On December 15th 1900, Blas “Bill” Tudyk was thirty-three years old, 5’11” tall, and weighed one hundred and sixty-five pounds. He had light brown hair, blue eyes, with a ruddy complexion. The right side of his forehead was marked with a long scar, a small scar below his left elbow, round scars on the back of his legs and thighs and a scar below his right knee. He was not married and used tobacco. He had gone to school for four years and could read and write. The number assigned to him by the Texas prison system was #19928.

Photo of community gathered at Strzelczyk's Store and Saloon

Strzelczyk’s Store and Saloon in St. Hedwig, Texas

On Tuesday, October 17, 1899, Strzelczyk’s Store and Saloon in St. Hedwig provided its usual services and goods to its patrons. Wagons, buggies, and horses were tied to posts and rails in front of the store as the patrons conducted their business inside. A group of men on horseback came to a sudden stop in front of the store, dismounted and tied their horses to hitching posts.

The action moved quickly; a group of men at the front of the store turned to face the dismounted riders, all were armed with handguns. Angry words and curses were exchanged. The men drew their guns and opened fire. A feud that had festered for years culminated in an explosion and lasted only seconds.

As the smoke cleared, the patrons emerged from the store to find Marion Rakowitz shot in the head and through the breast just below the heart. They also witnessed Blas (Bill) Tudyk leaning in the saddle as he rode away wounded, bleeding from the mouth. Several others, limping from their wounds, mounted their horses and rode away. Someone recognized the Kosub brothers leaving the scene.

Doctors from Lavernia and New Berlin were summoned to St. Hedwig to save Marion Rakowitz who appeared near death. Miraculously, Rakowitz, who had a wife and seven children, survived.


Deputy Sheriffs James Van Ripper and James W. Irvin (brother of William Irvin, San Antonio Police Chief) came from San Antonio to St. Hedwig to investigate. Deputy Irvin returned to St. Hedwig several weeks later carrying a warrant from Justice J. M. Trainer charging Vincent Kosub with assault to murder Marion Rakowitz. Vincent Kosub was the first person to be arrested. Vincent, the community constable, occasionally found himself under arrest, usually for assault.

Information was not readily available from witnesses, fear of vengeance kept the community on edge. Vincent Kosub was released for lack of evidence. The wounded Bill Tudyk could not provide an alibi and was eventually arrested. Other participants laid low while law enforcement combed the community.

One of the participants John Kosub fled to Galveston where he lived until his death in the 1930’s. Bernard Kosub, who had been wounded in a knee remained in the area and was nursed to health by his sister Hedwig.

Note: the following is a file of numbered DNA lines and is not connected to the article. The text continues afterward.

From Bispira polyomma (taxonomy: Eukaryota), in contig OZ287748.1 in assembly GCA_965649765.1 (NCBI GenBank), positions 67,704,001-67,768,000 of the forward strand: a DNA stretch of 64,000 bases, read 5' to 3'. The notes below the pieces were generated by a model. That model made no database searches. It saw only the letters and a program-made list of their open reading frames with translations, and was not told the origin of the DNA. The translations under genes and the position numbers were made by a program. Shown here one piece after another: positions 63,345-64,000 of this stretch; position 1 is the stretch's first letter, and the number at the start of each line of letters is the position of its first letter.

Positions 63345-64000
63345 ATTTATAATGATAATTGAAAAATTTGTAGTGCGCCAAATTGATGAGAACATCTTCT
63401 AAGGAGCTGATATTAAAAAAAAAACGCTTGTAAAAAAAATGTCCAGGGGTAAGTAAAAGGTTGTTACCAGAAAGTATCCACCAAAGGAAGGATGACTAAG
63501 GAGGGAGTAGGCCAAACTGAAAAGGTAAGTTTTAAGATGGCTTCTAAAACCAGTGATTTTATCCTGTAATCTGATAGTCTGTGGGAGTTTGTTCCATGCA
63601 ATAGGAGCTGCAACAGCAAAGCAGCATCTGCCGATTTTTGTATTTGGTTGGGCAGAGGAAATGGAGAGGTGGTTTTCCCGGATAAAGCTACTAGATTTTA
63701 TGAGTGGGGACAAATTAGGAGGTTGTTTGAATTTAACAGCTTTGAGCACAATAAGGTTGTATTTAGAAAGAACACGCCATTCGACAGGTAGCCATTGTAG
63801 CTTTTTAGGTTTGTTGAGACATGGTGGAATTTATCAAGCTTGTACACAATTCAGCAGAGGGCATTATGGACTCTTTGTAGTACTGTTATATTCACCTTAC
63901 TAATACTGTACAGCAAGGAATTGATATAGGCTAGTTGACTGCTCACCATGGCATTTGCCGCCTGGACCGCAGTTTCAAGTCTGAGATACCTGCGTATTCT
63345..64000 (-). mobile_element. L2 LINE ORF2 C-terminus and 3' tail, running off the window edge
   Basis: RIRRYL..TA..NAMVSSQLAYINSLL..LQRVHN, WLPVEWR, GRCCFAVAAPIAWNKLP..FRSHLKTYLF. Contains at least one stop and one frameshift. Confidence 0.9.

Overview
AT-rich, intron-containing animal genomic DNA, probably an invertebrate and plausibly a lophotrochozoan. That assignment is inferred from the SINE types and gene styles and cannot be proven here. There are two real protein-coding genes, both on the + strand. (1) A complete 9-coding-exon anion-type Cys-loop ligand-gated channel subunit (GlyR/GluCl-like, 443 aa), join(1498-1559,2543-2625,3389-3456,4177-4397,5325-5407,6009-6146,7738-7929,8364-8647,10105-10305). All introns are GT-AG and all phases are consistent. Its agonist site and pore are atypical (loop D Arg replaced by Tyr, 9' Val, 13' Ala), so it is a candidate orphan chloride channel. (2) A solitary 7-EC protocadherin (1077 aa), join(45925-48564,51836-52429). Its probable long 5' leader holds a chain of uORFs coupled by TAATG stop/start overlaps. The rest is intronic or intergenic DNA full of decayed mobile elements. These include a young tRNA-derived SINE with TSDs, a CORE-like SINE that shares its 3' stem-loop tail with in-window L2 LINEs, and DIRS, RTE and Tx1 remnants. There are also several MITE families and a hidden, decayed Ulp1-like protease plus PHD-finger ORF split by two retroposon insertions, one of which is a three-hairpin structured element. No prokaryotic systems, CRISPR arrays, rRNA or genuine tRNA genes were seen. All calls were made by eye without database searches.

On February 6, 1900, Bill Tudyk was placed on trial in the 37th District Court, Judge Green presiding, on a charge of assault to murder Marion Rakowitz. The jurors were Sam W. Bennett, J. W. Nix, Harry S. Frey, C. H. Carrenger, L. D. Daggett, J. J. Stevens, Jake Wolf, Ed S. Formby, J. W. Mudge, Emil Dulnig, Jr. Wm. Muth, Jr. and Harry C. Miller. Attorney Finley, counsel for the defense, entered a plea of not guilty. The trial was concluded the same day and Bill was sentenced to a four-year term in the state prison.

In a surprise to all, on February 19, 1900, the judge summoned the jurors back to his court and required them to show cause why they should not be adjudged in contempt.

The Bill Tudyk’s counsel provided an affidavit from the juror Harry C. Miller that no unanimous “guilty” verdict had ever been rendered. Instead, each juror wrote on a slip of paper the number of years that Tudyk should be assessed. The numbers on the slips of paper were added and then divided by twelve (or the number of jurors), causing juror Miller, who had written the number “two” on the paper, to say that he did not agree with the verdict of “four.”

The irate judge lectured the men for twenty minutes but released them since he believed that they did not have wrong intentions. Without a verdict of “guilty” the judge declared a mistrial and granted Bill Tudyk a new trial.

When his new trial ended in a verdict of guilty, Bill Tudyk was assessed a prison term of two years. He was immediately incarcerated and entered the prison system on December 15, 1900.

He was released from Huntsville prison on October 3, 1902. His subsequent death is shrouded in mystery. Nineteen days after his release on October 22, 1902, Bill Tudyk was buried at the Church Cemetery at St. Hedwig, Texas.